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By Shannon Connellan
September 15, 2014
By Shannon Connellan
September 15, 2014

Walking and Facebooking saves you time but severely angers fellow strutters you've meandered into with your nose in your status update. In a bold attempt to make the city's infrastructure suit the times (and save some pedestrian lives), the Chinese city of Chongqing has opened a dedicated lane for smartphone walkers, separate from their regular walking path.

Inspired by Washington D.C. — the smartphone-heavy capital worked with National Geographic's Mind Over Masses show to open the first version of the footpath in July — the design sees with one lane for smartphone using pedestrians (or 'phubbers', the technical term made for 'phone snubbers') and the other for people actually paying attention on their walk. Installed as another safety experiment for NatGeo, the 'Foreigner Street' lane is drawing attention to the high risk texting pedestrians pose to themselves and their fellow commuters.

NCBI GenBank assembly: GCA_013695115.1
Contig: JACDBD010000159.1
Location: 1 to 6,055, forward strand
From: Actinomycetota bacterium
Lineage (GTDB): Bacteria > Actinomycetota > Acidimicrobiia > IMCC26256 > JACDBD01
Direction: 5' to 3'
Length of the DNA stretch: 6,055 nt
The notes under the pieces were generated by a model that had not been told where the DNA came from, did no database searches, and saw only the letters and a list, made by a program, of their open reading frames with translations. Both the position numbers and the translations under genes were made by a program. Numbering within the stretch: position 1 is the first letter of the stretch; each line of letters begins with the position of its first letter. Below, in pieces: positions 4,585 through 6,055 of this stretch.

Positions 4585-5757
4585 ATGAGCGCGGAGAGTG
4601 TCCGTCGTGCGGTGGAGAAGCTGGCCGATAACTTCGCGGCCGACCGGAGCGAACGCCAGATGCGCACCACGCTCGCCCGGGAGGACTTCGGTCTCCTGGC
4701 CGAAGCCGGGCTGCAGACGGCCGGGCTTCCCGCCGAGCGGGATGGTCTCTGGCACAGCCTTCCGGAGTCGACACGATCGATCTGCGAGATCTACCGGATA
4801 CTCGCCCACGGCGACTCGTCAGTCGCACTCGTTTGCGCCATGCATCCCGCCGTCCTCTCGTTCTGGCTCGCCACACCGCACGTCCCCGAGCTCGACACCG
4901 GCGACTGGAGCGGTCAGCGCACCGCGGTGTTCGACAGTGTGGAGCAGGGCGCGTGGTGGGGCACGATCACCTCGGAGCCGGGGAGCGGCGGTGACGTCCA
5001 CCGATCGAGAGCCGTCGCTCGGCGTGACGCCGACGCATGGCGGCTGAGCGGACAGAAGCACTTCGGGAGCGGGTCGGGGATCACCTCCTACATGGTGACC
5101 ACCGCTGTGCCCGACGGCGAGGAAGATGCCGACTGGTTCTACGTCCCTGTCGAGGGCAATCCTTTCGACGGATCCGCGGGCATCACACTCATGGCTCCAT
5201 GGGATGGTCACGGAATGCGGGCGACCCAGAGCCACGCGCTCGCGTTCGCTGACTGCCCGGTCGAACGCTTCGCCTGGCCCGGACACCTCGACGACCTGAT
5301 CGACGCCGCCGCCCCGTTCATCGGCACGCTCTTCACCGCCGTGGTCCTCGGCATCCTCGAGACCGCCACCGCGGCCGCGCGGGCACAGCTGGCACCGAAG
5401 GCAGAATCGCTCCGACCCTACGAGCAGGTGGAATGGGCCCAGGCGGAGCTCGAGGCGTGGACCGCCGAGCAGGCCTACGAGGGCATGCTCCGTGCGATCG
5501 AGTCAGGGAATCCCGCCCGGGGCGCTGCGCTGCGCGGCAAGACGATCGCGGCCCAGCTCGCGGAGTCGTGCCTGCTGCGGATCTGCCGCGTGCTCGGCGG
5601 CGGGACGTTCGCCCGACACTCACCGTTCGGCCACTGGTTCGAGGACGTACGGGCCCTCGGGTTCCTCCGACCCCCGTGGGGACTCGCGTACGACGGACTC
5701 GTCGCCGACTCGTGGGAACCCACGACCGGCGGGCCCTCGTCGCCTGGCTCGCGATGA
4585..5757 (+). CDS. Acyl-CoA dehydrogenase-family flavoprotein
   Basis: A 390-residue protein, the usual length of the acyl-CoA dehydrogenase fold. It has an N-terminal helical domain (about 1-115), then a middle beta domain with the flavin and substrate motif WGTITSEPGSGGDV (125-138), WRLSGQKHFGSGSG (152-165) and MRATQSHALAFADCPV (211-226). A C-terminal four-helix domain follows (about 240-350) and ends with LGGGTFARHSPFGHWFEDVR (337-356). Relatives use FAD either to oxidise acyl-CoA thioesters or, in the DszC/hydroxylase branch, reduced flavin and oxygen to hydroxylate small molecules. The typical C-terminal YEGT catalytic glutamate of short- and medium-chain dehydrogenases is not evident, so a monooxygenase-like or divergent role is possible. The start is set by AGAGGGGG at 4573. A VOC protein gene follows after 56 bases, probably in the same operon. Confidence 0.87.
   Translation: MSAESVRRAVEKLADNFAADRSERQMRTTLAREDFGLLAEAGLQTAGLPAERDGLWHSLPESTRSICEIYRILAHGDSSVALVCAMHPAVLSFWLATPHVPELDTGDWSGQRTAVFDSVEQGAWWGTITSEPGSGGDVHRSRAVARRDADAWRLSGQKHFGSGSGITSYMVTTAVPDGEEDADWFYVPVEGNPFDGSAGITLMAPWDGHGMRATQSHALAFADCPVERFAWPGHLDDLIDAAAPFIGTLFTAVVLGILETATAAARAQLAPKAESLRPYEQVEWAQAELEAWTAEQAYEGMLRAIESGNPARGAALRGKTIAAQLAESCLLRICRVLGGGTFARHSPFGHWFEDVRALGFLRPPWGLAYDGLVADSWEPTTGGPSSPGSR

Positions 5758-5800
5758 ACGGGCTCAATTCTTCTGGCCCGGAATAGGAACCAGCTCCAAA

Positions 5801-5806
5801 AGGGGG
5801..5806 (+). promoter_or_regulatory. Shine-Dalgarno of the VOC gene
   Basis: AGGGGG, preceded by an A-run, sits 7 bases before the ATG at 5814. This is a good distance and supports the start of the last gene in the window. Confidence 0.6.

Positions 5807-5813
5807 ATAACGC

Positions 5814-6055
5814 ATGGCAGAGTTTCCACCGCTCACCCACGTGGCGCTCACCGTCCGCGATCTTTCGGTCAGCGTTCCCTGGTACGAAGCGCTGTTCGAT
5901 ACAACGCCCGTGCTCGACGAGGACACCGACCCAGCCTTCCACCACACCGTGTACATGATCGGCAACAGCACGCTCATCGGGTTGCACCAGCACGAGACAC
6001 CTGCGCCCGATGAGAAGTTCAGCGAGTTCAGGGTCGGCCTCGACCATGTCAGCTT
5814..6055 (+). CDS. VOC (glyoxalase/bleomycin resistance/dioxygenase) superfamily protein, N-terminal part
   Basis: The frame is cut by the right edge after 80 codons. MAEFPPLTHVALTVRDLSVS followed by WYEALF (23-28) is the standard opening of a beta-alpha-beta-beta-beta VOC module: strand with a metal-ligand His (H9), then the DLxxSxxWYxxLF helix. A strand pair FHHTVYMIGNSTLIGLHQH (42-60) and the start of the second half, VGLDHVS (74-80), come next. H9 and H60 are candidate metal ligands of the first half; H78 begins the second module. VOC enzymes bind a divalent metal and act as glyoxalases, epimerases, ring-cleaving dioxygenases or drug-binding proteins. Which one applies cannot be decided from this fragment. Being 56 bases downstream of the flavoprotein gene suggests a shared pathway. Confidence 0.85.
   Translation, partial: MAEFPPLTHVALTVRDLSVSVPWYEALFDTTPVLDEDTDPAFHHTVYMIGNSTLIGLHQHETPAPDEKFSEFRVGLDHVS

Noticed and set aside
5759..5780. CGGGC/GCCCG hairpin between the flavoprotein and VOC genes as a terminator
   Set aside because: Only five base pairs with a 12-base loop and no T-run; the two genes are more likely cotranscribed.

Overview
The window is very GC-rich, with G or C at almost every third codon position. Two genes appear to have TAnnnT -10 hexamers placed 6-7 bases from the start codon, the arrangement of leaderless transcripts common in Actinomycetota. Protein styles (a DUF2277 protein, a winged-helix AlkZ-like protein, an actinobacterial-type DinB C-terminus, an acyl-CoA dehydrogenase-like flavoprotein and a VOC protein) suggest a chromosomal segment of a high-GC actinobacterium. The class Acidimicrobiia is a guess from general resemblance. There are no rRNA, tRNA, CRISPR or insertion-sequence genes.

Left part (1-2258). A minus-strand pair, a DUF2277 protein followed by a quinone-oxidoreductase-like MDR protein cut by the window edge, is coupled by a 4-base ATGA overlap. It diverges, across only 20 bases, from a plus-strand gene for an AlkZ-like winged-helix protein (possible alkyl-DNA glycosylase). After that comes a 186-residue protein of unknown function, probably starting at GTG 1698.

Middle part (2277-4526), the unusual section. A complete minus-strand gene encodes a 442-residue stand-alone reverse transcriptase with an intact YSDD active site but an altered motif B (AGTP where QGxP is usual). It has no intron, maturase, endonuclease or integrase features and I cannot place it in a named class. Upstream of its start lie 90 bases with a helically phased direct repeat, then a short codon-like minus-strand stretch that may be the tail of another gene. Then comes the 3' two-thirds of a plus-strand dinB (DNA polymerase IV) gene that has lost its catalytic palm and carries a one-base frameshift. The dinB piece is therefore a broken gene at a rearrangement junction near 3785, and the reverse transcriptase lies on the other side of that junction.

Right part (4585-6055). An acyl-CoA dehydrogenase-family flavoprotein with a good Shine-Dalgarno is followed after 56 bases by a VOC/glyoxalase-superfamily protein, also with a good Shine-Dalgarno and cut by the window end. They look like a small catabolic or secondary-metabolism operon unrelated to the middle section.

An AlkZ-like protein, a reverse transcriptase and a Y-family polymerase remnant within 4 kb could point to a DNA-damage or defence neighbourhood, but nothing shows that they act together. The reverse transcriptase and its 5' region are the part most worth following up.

Australian cities could benefit from this not-so-ridiculous-sounding idea, with smartphones and tablets increasingly discovered as causing a significant number of pedestrian injuries and deaths around the country. After the Pedestrian Council of Australia conducted spot tests in specific Sydney areas, they found one in ten pedestrians were using their mobile while wandering — sometimes not even looking up. You've done it. We've done it. This woman did it.

Via Gizmodo and Tencent.

Images: Tencent.

Published on September 15, 2014 by Shannon Connellan


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